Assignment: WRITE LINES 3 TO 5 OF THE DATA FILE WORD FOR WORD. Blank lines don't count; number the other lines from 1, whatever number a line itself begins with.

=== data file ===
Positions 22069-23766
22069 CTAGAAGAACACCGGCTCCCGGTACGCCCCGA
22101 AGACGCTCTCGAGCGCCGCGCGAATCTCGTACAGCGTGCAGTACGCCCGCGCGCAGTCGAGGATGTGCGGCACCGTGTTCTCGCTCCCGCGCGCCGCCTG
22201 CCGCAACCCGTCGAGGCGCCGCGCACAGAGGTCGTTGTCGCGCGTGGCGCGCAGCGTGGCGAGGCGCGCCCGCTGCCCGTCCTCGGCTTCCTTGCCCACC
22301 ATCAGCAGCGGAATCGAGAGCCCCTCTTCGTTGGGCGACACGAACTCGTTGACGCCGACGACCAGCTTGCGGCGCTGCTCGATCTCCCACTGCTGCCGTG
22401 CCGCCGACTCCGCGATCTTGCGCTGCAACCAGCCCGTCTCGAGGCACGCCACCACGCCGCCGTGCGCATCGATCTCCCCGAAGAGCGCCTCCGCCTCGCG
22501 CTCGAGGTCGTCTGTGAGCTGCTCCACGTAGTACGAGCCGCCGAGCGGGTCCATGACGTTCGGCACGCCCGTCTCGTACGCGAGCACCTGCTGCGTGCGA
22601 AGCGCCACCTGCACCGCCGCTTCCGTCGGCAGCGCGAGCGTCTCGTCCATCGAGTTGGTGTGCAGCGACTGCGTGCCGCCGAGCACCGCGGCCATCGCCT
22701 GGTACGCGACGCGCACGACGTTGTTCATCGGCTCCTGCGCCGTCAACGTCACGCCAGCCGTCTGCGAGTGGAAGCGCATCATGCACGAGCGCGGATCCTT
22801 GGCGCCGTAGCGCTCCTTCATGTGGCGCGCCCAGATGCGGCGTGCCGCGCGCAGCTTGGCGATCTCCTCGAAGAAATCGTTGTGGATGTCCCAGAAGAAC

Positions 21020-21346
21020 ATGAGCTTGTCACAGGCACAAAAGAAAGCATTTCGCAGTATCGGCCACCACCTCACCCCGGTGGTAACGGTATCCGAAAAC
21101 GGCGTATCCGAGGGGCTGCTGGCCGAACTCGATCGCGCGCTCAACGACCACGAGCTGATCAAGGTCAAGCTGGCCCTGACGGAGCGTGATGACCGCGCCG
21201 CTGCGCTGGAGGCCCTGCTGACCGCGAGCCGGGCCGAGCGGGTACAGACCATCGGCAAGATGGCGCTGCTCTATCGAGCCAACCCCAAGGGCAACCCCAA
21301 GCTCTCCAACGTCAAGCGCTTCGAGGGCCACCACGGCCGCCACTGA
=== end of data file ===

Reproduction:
22101 AGACGCTCTCGAGCGCCGCGCGAATCTCGTACAGCGTGCAGTACGCCCGCGCGCAGTCGAGGATGTGCGGCACCGTGTTCTCGCTCCCGCGCGCCGCCTG
22201 CCGCAACCCGTCGAGGCGCCGCGCACAGAGGTCGTTGTCGCGCGTGGCGCGCAGCGTGGCGAGGCGCGCCCGCTGCCCGTCCTCGGCTTCCTTGCCCACC
22301 ATCAGCAGCGGAATCGAGAGCCCCTCTTCGTTGGGCGACACGAACTCGTTGACGCCGACGACCAGCTTGCGGCGCTGCTCGATCTCCCACTGCTGCCGTG